Rafael Nadal is back, which is a strange thing to write, because to “be back,” one must first have a fall from grace. For an entire decade, Nadal’s ownership of the clay season was so complete that even the ludicrous title counts and 81-match winning streak that stretched across three years fail to give an accurate picture of his smothering dominance. It’s strange that Rafael Nadal can be back, because for years it seemed that he would never fail.
The clay-court season is short, but meaningful, both in a philosophical and a mathematical sense. On paper, it is a critical time of the year for any player with designs on being the best in the world. For about two months, the major events of the tour run across Europe with three Masters events and a handful of lesser tournaments leading to the French Open. The clay swing is the North American summer hard-court stretch, but with better views and brighter colors. If you’re a player of consequence, you can’t avoid it even if you’d like to. There are too many points at stake.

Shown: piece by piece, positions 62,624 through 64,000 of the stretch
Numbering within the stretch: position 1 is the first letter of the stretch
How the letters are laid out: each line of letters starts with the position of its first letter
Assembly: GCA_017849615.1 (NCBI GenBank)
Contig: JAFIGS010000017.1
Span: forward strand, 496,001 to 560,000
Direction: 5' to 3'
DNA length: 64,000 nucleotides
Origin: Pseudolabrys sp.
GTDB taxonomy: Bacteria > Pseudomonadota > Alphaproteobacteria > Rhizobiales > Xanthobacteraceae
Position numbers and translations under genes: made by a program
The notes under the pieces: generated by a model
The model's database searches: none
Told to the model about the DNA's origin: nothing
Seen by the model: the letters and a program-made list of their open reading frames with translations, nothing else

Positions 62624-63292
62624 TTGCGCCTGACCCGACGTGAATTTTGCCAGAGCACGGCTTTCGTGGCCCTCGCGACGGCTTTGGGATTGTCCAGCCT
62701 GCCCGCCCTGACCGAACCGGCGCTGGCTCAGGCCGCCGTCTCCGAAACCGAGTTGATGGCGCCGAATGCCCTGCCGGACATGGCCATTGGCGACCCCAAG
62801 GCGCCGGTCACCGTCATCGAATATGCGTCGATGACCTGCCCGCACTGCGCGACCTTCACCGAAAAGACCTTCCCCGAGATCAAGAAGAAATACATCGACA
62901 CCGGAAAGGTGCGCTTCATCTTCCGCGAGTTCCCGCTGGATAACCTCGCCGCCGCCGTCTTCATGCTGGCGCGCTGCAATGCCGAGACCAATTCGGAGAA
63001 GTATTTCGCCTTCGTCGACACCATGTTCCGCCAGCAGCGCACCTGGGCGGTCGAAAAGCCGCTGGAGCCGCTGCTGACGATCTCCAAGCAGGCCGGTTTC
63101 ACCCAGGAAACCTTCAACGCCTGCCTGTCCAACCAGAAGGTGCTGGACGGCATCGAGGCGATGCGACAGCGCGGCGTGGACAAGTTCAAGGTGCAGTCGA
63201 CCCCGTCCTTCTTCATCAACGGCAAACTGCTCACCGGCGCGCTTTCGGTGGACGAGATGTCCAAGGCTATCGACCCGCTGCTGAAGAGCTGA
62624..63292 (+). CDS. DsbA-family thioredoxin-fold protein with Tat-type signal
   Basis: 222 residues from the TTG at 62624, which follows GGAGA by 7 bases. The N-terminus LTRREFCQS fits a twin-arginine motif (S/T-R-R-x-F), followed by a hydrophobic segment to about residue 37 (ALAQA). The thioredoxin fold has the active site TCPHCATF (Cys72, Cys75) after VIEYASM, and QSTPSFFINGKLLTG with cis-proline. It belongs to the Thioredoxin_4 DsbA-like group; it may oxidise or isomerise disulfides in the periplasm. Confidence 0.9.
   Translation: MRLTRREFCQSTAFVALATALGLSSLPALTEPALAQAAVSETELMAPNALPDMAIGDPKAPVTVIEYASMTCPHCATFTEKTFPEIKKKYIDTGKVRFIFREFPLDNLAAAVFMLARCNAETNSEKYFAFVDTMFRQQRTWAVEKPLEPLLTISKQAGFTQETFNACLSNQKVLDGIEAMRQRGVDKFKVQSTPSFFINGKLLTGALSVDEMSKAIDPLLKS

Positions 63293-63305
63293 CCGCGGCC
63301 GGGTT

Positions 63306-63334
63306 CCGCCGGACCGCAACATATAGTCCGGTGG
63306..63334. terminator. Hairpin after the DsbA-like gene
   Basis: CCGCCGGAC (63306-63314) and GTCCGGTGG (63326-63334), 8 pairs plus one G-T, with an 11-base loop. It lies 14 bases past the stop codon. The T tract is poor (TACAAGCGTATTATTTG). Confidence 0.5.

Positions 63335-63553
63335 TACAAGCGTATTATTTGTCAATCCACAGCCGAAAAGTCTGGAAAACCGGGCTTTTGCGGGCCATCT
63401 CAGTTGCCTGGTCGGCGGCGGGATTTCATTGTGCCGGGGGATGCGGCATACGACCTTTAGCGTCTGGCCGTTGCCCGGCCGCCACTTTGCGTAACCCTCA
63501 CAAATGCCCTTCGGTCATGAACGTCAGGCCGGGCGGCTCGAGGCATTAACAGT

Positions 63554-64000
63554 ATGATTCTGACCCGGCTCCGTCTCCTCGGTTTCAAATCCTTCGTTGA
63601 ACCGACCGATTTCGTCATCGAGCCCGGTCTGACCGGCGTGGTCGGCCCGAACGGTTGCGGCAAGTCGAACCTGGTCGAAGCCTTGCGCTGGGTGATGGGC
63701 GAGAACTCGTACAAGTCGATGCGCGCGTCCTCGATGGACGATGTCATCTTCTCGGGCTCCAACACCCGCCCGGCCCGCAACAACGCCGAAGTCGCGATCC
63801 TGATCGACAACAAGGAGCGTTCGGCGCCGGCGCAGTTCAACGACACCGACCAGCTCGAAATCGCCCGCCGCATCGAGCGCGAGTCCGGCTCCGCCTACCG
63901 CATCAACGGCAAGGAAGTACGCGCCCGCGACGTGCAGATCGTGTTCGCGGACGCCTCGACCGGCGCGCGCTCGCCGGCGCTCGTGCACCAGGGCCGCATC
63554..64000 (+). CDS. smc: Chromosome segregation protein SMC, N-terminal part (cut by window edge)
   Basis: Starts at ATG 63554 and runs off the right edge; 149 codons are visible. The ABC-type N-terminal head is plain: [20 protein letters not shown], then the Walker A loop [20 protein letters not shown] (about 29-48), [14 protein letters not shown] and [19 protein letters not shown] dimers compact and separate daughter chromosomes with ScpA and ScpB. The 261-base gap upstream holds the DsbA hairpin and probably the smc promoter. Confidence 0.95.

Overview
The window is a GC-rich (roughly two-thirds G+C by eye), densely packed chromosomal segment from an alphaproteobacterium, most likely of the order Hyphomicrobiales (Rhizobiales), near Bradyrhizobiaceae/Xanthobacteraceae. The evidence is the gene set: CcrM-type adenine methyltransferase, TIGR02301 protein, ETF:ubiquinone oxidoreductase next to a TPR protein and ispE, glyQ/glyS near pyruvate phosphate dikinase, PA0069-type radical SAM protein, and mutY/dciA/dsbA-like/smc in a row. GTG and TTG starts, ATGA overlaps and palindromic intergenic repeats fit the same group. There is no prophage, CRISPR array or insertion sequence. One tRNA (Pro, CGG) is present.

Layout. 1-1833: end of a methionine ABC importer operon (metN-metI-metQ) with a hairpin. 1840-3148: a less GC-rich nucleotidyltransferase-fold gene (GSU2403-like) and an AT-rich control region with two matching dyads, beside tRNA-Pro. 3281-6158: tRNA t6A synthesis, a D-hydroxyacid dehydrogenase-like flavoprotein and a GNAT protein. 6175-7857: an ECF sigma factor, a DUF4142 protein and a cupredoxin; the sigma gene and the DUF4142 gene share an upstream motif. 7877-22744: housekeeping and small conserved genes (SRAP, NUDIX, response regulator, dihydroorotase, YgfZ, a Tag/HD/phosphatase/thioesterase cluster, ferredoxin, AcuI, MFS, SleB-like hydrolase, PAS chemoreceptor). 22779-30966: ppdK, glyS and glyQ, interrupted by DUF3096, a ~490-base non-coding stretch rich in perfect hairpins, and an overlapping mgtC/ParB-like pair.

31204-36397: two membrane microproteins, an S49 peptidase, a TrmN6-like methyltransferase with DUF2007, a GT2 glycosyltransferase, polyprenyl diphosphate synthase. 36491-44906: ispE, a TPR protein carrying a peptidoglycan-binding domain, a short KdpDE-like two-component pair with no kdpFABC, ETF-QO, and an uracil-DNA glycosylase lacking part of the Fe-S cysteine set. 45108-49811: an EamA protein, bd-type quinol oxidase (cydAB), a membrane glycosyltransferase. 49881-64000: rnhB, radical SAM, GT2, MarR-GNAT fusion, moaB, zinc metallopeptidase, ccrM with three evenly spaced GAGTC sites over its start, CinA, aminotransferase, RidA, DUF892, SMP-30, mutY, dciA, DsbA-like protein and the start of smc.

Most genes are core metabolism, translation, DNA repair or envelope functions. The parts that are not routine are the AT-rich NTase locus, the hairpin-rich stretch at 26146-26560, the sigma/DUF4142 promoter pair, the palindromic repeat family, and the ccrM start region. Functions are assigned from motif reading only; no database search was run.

No playing surface in sports is as bizarre as a clay tennis court. Hard courts, which are simple cement constructions marked with paint, are the current norm on tour. They operate with a structural consistency expected from a basketball court or a track. You can plant your feet, firmly accelerate or change direction and trust, for the most part, that the surface will respond predictably and favorably. A clay court, in comparison, is a medieval death trap. Since paint lines would be easily rubbed off the court surface during play, clay courts utilize strips of plastic or metal, which protrude slightly from the surface, to mark their dimensions. The entire playing field is covered in crushed brick, which is why players slide into their shots and have to anticipate slower changes of direction. The ball skids less on clay, instead jumping higher and creating more opportunities for retrieval. Players will skid and trip and still have opportunities to put a shot in play. This is an arena for prolonged chaos, where making a plan, and adjusting confidently once that plan is inevitably shattered, is the key to success. Points will rarely end quickly or accidentally. Clay-court tennis is a mandatory mess.